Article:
By Nicolas Haeringer and Tadzio Müller - New Internationalist, November 11, 2016

Until Donald Trump’s electoral success, there was at least some reason to believe that the momentum was finally on the side of climate justice. After a cycle of failures and defeats, our mobilizations were finally proving to have an impact – from actions targeting infrastructures to the divestment movement, there were important successes, amplifying what seems to be the irresistible rise of a 100 per cent renewable future.

The climate summit in Paris was not Copenhagen. COP21 enabled the climate movement to enter a new stage with clearer strategic perspectives building stronger alliances among very diverse actors. COP21 (and the momentum it created) has not only changed the political landscape from a movement’s perspective. It has had an impact on the institutional sphere too. As such, this is no guarantee that world leaders will finally opt for bold climate action. But it enables us not only to demand actions but also to hold public actors accountable for decisions they’ve made. It makes our demands stronger: they’re not ‘only’ about climate anymore, but are demands for democracy, and leave us the space to defend the idea of a ‘climate state of necessity’.

Of course, these successes and progresses came with issues, doubts and debates within the movement. But we had this strong feeling that we were beginning to win: after an action this May in the East German lignite region of Lusatia, a thousand people in a circus tent shouted ‘we are unstoppable, another world is possible!’ – and meant it!

It is pretty easy, after Wednesday’s US presidential election result, to give up on hope – and consider Trump’s victory a serious setback. It is only going to be a setback if we let it be so. In that perspective, his victory ironically comes with a clarification, and a major simplification of the climate math. If Trump is to do what he said he was going to do (i.e. drill, drill and drill), it concretely means that the carbon budget for the rest of the world has in fact dropped to zero on election night.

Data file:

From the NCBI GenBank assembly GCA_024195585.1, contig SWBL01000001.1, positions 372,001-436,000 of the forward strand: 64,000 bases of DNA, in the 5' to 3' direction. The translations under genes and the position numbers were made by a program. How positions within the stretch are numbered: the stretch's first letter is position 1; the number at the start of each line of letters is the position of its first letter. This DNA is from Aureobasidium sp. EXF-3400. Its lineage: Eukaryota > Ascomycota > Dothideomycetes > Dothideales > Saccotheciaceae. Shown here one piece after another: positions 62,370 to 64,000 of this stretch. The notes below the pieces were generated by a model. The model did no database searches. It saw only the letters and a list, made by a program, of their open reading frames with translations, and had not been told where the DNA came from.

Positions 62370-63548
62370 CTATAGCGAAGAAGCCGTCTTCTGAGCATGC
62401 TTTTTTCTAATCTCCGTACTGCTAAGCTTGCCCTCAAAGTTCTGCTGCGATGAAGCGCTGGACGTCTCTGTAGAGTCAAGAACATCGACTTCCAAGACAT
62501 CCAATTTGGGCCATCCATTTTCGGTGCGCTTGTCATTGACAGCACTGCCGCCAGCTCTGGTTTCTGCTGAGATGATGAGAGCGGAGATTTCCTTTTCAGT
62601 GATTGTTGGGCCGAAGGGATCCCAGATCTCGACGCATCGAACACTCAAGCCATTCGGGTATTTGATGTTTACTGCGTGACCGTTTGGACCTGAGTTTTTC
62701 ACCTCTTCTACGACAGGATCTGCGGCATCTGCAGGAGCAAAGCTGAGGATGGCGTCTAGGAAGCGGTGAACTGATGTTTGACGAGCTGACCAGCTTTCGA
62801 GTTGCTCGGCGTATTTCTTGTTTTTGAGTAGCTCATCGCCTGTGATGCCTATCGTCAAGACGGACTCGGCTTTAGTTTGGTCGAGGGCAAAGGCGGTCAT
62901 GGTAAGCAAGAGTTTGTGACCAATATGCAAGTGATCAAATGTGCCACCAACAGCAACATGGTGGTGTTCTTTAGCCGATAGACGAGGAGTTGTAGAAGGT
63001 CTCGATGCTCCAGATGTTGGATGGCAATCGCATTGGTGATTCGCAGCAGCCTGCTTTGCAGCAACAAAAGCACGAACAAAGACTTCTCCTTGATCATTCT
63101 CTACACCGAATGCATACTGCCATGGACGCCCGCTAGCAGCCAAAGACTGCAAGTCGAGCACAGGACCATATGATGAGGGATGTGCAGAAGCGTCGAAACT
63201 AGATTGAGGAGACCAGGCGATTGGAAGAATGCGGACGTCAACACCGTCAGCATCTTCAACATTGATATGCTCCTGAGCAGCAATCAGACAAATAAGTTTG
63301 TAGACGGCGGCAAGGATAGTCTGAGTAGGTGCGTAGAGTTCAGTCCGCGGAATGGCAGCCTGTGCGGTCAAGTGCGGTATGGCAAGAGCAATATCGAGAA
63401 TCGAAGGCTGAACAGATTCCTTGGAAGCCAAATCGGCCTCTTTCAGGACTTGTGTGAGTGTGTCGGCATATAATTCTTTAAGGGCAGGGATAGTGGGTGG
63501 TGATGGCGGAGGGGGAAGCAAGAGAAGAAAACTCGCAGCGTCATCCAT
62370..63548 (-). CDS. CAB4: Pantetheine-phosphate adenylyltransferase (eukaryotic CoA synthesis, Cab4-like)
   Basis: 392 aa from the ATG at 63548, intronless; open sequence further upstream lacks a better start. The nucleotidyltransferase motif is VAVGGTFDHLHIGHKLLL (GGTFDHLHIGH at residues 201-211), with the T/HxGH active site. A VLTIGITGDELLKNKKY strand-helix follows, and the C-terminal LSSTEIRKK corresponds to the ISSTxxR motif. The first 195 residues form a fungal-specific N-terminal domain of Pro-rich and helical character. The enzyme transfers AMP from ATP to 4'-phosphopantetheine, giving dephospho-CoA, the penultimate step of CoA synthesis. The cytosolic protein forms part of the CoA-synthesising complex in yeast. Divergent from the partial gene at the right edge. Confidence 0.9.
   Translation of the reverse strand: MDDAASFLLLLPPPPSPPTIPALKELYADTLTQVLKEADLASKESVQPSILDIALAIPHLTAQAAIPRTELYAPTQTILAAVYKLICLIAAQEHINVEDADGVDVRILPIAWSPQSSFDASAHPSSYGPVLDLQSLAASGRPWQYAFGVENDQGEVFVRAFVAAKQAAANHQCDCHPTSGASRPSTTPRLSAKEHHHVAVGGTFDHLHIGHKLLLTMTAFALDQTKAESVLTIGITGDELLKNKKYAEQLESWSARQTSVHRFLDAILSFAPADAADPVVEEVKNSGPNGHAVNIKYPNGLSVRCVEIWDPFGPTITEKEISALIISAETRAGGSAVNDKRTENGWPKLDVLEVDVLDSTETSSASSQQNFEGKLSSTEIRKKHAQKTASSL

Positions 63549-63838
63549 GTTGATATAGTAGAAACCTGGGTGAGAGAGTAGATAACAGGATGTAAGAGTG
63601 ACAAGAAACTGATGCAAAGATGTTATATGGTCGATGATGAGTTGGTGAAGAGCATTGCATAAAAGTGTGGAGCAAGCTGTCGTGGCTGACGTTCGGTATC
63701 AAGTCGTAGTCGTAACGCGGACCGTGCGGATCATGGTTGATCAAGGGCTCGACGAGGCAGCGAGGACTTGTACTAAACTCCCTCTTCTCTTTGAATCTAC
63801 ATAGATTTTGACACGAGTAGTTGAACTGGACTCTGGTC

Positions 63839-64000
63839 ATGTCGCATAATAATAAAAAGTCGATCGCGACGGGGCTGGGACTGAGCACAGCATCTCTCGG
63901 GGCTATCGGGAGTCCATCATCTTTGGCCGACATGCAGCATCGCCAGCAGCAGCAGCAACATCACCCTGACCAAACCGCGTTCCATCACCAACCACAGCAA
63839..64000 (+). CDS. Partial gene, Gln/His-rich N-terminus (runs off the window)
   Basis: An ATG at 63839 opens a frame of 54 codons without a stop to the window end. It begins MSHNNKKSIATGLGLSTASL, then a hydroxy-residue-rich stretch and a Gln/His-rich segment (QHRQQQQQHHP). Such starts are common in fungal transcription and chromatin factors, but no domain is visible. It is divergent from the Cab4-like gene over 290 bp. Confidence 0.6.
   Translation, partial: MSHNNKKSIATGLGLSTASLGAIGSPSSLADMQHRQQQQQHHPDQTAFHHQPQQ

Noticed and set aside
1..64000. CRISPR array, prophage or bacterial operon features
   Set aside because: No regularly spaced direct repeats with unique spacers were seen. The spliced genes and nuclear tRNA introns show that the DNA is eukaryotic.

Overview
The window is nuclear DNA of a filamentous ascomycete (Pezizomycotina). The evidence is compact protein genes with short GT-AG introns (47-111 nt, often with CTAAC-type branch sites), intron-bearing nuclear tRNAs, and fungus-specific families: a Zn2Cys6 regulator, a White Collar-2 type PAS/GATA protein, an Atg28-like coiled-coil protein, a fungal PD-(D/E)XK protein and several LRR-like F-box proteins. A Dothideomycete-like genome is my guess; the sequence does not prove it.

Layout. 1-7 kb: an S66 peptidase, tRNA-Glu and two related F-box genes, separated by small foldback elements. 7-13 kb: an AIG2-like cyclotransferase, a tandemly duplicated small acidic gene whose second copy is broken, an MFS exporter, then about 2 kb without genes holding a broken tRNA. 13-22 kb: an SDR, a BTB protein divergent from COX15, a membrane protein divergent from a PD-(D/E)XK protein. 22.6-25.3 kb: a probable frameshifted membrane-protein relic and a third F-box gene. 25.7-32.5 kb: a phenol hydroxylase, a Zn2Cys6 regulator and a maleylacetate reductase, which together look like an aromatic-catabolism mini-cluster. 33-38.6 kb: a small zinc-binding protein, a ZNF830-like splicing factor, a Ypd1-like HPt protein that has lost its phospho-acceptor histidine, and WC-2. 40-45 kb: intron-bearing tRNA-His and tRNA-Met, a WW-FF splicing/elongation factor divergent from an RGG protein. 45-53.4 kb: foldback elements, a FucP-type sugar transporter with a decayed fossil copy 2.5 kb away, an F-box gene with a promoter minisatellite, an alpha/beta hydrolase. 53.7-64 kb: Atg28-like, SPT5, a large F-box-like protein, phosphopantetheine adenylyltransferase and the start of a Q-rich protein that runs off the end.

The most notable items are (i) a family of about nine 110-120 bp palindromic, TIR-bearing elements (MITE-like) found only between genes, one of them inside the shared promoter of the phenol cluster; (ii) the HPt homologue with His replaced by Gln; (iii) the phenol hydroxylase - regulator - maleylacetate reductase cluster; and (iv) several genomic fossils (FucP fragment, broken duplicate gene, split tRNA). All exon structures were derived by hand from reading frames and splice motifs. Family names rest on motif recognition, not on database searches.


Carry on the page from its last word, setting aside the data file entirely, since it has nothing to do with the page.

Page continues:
That fact shouldn’t scare us. It is actually a very powerful and simple tool, which shows us what the next steps for the climate movement should be: if the UNFCCC process isn’t going to stop climate chaos, and if the US is being run by a madman – then the movements need to stop it themselves, and those outside of the US have to step up their game to impose fossil-fuel phase-outs everywhere. It also shows us what our solidarity with the communities at the frontline of the fight against climate change and fossil fuel extraction in the US should look like: the best way to build and show that solidarity is by freezing fossil fuel infrastructures everywhere.

To be sure: in a world where someone who claims that climate change is a ‘hoax cooked up by the Chinese’ has just been elected to what is perceived to be the most powerful office on the planet, it is not enough to simply claim that science, truth and reason now dictate how we step up our fight against the fossil fuel industry. After all, Trump’s success rested to a significant extent on the fact that he ignored established ‘truths’, and that his supporters frequently did not care that he was lying, or making utterly absurd statements about building walls and ‘making Mexico pay’ for them.

If Trump’s success is also the success of a ‘post-truth politics’, what does that mean for climate justice politics? It means that we need to leave the intellectually easy certainty of science and of ‘carbon budgets’ behind to a certain extent – science has played a huge role in shaping our movement and our successes, and there is no reason for it to cease. But the laws of physics don’t care about politics, and last night the former proved to be more powerful than the latter. In a trumped-down world, we might respond that the laws of politics don’t care about physics, that ‘truth’ as we traditionally understand it plays less and less of a role.